Editors should encourage authors to respond adequately—for example, by making a contract between the author and journal on acceptance of the article, alerting authors to substantive criticisms, and highlighting substantive criticisms that have not been responded to adequately. Editors should post an editorial note if, despite requests for a proper response, the authors refuse to address criticism that could invalidate the paper or important parts of it. As editors may lack sufficient knowledge about the particular research area or the methods used, they should also consider sending substantive criticisms and authors’ replies for peer review, and it could be particularly valuable to use the critics as peer reviewers of authors’ replies. Finally, editors should consider not having time limits for letters that highlight important flaws.1 Science has no “use before” date but evolves through open debate. Editors of journals that do not have online response systems should consider introducing these to improve post publication peer review of their papers, as we found that only one fifth of rapid responses with substantive criticisms were published in the print journal.
Implications for readers
Readers should be aware that flaws in medical research are common and that the peer review system cannot ensure that flawed studies do not get published, even in the best journals. If a paper carries an important message, it is prudent to look for subsequent letters in the same journal and for commentaries in other journals. The journal Trials, for example, contributes to correcting the scientific record by welcoming submissions that discuss trials published elsewhere, and there is no time limit for such commentaries. Sometimes the flaws are so well hidden that it requires time consuming detective work to unravel them.8 9 10
As only a minor part of substantive criticism is published in the print version of a journal and as only these letters are indexed in PubMed, readers should also check out whether online responses have been posted to papers in journals with this possibility. Conversely, papers may seem more flawed than they really are, as relevant authors’ replies may have been only published online.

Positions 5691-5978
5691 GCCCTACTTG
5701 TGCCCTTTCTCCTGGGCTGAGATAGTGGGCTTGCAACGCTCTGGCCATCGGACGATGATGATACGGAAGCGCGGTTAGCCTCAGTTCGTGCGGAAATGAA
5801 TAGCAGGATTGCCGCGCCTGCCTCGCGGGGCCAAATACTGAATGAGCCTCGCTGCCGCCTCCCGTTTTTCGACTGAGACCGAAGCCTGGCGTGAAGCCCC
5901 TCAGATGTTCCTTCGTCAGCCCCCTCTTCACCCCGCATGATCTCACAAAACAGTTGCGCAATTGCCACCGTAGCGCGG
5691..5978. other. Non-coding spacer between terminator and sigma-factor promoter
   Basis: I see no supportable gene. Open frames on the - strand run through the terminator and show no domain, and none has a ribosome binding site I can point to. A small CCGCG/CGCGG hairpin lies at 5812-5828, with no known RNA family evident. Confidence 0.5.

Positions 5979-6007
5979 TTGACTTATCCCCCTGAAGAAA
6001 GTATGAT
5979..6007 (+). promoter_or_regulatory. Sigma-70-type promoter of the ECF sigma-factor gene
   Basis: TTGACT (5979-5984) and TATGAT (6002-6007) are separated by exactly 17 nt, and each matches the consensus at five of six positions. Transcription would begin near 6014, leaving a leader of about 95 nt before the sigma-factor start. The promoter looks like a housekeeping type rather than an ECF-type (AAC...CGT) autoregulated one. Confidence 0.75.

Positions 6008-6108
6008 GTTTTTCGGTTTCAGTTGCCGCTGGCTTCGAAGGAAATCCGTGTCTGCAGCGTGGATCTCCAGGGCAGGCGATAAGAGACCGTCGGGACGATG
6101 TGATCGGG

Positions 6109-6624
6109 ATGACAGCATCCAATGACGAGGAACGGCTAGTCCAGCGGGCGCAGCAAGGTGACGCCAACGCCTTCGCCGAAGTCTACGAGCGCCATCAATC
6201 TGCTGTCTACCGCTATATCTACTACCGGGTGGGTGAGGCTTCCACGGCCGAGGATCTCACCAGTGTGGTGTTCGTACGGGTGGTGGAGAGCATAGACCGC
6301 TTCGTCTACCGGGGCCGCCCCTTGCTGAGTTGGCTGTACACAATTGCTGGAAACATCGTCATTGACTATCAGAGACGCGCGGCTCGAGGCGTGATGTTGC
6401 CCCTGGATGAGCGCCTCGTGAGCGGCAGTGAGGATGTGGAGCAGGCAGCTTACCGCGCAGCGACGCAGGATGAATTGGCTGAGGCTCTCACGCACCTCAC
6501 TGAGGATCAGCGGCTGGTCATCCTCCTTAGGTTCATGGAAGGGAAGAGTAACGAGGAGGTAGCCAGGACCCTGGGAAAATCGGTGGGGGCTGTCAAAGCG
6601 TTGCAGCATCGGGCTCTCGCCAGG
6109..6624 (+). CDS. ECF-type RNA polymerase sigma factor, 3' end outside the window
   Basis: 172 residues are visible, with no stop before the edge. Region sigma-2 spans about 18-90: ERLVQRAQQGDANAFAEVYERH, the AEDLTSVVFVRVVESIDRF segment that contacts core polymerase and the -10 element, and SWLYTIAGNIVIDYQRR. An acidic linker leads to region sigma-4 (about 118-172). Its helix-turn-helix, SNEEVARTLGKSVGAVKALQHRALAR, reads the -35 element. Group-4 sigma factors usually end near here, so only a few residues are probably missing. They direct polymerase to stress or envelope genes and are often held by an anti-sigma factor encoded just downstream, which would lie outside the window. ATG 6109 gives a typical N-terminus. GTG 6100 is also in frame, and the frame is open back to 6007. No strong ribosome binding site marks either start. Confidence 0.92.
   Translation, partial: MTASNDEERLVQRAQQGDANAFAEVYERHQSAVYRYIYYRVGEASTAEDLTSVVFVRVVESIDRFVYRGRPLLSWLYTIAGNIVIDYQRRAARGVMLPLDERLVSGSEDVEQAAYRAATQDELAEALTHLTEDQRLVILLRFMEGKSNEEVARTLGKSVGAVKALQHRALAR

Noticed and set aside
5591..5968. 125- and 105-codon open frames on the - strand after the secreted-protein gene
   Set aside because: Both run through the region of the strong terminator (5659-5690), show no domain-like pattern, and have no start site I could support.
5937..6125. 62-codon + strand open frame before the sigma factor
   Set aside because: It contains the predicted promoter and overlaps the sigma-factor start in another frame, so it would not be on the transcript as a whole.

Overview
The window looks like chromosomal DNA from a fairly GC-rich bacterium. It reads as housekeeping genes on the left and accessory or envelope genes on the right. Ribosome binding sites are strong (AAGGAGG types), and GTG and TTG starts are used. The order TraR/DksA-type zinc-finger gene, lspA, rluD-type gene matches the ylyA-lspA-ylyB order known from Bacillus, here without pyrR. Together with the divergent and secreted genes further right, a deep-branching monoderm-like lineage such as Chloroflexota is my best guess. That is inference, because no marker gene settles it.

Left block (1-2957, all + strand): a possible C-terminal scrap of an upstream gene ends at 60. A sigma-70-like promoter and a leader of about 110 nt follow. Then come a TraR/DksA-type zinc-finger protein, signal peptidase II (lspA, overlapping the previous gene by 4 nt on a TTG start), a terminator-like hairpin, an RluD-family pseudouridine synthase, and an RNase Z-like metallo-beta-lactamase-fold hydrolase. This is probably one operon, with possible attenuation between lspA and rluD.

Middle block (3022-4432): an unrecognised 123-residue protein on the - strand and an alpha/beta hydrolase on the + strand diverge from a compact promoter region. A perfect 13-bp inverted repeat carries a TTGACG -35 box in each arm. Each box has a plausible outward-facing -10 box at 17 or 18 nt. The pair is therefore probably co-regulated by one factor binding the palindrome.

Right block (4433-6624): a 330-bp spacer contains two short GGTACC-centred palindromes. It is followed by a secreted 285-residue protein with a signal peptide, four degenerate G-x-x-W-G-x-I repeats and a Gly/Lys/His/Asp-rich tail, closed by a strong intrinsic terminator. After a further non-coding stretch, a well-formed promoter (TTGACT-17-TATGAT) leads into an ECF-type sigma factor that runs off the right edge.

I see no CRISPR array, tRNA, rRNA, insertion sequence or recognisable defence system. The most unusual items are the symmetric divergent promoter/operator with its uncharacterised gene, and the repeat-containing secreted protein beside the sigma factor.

Implications for authors
Authors who consider quoting research papers should be careful. Flawed results and conclusions are often propagated in subsequent papers by authors who might have only read the abstract of the papers they quote, or even only the abstract’s conclusion.
What is already known on this topic
Letters to the editor about research papers serve a useful role as post publication peer review and for advancement of science
What this study adds
Substantive criticism was raised against a third of research papers published in the BMJ yet authors responded to the criticisms in only half of these cases
No relation was found between the severity of the criticism and the adequacy of the reply, neither as judged by the editors nor by the critics
The critics were much more critical of the replies than the editors
Cite this as: BMJ 2010;341:c3926
We thank the rapid respondents for their judgments and comments and Juliet Walker (BMJ), for administrative help.
Contributors: PCG conceived the idea, wrote the draft protocol and manuscript, and did the data analyses. He is guarantor. TD and FG commented on the protocol and evaluated the selected responses and replies. AL collected and screened the research papers and did a supplementary analysis of letters in the print issues. All authors contributed to the manuscript.
Funding: This study received no funding. The Nordic Cochrane Centre and BMJ provided in-house resources.
Competing interests: All authors have completed the unified competing interest form at www.icmje.org/coi_disclosure.pdf (available on request from the corresponding author) and declare that all authors had: (1) no financial support for the submitted work from anyone other than their employer; (2) no financial relationships with commercial entities that might have an interest in the submitted work; (3) no spouses, partners, or children with relationships with commercial entities that might have an interest in the submitted work; (4) TD and FG are editors of the BMJ.
Ethical approval: Not required.
Data sharing: Data sharing: A full dataset is available at www.cochrane.dk/research/data_archive/2010_1. These data may only be used for replication of the analyses published in this paper or for private study. Express written permission must be sought from the authors for any other data use. Consent was not obtained from study participants, and we therefore needed to delete spontaneous comments and also the judgements made by the rapid responders. Researchers are welcome to contact us if they wish to know which specific criticisms we selected for the individual papers.
This is an open-access article distributed under the terms of the Creative Commons Attribution Non-commercial License, which permits use, distribution, and reproduction in any medium, provided the original work is properly cited, the use is non commercial and is otherwise in compliance with the license. See: http://creativecommons.org/licenses/by-nc/2.0/ and http://creativecommons.org/licenses/by-nc/2.0/legalcode.